To help you structure your learning, our courses are divided into three or four weeks, but it’s up to you how quickly you work through them. You can complete a course in one afternoon, or spread your learning out and study for 30 minutes a day over three or four weeks. This flexibility makes it easy to fit a course into a busy schedule. 

How can I access the courses?

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What goes into creating an engaging online course?

Creating our online courses is a team effort involving writers, videographers, illustrators, animators, copy editors, presenters, and subject matter experts working together over months of production. The entire process is guided by our online course producers, Martin O’Hanlon, Ross Exton, and Michael Conterio, who know a thing or two about creating high-quality learning experiences. We spoke to them about what it takes to create an engaging course.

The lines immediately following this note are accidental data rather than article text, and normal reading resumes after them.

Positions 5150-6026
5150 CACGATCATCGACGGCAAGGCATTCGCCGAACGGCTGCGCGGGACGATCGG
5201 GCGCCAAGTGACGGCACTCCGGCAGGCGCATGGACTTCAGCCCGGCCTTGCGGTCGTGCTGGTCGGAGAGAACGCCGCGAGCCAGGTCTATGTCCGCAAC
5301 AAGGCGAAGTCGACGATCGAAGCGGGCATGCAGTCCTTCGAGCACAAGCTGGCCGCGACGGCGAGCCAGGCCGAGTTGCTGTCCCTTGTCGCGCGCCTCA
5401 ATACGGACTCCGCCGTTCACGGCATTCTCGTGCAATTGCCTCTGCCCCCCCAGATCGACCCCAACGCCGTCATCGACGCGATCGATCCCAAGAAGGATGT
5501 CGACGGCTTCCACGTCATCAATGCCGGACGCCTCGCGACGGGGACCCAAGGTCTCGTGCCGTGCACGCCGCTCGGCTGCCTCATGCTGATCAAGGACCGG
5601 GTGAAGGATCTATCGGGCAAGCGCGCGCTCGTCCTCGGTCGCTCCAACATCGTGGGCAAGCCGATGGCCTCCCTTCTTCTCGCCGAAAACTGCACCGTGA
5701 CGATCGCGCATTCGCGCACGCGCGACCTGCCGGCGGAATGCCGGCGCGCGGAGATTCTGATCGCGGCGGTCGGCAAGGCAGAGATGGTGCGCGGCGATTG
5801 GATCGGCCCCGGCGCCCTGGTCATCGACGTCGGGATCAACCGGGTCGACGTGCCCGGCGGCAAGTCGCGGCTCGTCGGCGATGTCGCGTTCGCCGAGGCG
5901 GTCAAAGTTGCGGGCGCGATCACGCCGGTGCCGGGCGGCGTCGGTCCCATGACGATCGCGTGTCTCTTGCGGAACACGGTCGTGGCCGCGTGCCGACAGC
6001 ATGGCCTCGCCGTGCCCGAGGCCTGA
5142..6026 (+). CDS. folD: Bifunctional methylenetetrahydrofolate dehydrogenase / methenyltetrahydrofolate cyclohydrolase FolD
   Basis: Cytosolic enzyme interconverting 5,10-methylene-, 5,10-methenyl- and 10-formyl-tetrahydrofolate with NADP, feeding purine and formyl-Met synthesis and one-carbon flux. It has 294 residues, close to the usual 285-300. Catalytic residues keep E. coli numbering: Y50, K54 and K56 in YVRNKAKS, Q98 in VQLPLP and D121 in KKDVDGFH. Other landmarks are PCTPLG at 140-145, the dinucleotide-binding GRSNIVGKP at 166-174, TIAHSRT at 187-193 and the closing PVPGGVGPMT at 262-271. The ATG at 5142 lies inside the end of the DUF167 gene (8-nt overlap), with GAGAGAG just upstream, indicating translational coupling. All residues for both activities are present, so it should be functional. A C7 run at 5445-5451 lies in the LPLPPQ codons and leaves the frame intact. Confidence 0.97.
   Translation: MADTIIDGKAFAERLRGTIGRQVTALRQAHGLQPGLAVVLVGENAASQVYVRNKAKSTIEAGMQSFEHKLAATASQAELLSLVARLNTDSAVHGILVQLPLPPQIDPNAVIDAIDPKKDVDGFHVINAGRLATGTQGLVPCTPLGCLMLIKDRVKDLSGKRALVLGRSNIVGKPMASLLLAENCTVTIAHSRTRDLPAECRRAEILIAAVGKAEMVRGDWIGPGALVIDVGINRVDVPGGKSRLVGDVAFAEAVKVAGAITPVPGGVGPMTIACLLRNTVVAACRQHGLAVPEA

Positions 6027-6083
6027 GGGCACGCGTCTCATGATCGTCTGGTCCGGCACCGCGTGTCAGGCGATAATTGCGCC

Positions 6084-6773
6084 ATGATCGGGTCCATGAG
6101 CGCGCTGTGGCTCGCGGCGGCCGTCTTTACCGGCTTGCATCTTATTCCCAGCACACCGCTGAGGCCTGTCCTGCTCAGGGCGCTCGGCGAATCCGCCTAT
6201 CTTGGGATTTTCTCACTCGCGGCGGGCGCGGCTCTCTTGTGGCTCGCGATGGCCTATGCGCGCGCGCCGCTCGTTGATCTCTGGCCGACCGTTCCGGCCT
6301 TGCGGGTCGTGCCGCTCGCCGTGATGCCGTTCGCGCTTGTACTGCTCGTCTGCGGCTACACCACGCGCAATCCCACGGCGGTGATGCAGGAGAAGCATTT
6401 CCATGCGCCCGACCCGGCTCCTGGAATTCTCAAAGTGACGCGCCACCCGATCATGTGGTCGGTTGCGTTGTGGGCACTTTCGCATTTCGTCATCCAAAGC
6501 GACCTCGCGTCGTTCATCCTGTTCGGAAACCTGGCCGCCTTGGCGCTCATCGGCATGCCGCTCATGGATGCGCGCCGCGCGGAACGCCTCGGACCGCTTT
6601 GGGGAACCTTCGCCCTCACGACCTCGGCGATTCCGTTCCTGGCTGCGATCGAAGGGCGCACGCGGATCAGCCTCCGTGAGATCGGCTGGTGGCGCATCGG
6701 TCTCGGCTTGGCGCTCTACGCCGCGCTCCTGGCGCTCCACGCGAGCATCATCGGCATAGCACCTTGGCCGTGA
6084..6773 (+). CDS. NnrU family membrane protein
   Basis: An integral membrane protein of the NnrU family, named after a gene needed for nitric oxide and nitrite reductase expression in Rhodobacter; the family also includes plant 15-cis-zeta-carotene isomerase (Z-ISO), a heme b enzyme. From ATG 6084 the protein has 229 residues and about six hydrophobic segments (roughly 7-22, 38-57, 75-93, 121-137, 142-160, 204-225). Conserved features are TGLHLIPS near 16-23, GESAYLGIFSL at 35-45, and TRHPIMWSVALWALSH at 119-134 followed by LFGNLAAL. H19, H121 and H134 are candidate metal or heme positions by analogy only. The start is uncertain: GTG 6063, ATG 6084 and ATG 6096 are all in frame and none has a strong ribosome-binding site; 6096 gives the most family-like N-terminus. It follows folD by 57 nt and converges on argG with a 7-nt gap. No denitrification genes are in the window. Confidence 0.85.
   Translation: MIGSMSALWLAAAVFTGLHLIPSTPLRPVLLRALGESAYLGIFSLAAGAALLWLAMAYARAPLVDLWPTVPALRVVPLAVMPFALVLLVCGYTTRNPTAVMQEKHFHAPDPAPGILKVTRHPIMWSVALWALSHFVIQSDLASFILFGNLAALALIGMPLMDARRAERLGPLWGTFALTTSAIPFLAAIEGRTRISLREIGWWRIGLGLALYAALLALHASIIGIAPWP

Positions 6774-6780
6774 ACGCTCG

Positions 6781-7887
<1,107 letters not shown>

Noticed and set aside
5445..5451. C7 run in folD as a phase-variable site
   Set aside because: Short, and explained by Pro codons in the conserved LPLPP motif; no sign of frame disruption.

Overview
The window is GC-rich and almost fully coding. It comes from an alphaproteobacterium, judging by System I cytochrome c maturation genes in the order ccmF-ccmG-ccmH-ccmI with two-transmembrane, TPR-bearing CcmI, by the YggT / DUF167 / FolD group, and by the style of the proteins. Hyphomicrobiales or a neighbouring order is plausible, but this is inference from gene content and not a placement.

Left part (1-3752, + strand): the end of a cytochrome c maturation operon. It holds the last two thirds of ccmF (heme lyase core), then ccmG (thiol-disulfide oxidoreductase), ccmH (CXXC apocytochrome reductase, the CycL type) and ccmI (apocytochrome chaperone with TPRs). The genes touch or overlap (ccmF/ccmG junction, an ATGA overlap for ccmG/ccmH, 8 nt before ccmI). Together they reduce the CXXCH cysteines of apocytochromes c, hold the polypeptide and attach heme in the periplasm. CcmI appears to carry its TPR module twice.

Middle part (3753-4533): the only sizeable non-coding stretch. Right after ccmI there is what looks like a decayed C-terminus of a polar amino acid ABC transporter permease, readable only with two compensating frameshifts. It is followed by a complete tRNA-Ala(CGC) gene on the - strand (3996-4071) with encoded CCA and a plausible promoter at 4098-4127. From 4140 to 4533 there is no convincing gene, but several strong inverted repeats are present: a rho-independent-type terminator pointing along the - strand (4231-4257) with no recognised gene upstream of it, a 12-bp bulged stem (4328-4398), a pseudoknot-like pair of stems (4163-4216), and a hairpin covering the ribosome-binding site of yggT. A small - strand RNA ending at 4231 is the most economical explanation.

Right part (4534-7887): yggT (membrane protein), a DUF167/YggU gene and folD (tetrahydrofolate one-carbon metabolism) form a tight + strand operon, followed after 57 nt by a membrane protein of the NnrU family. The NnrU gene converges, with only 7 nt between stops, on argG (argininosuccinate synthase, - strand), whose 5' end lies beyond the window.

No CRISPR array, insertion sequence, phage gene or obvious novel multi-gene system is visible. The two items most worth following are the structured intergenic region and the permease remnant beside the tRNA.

The educators working at the Raspberry Pi Foundation.
The educators at the Raspberry Pi Foundation. On screen: Ross Exton. Left to right in person: Michael Conterio, Martin O’Hanlon.

Hi guys. You’ve created courses on a wide range of computing subjects. How do you decide what the focus of your next course is going to be?

Martin: We are driven by the needs of teachers. “What are teachers telling us they want to learn? Or what are the gaps in the curriculum where our learners need additional support?”

For example, our Introduction to Machine Learning and AI course was introduced as a result of feedback from teachers that while the subject wasn’t necessarily on the curriculum, they felt underprepared to answer questions from students or provide context when teaching other topics.

A woman holds up a Raspberry Pi computer in front of a laptop screen.

How do you then go about planning it out and turning that plan into an actual course structure?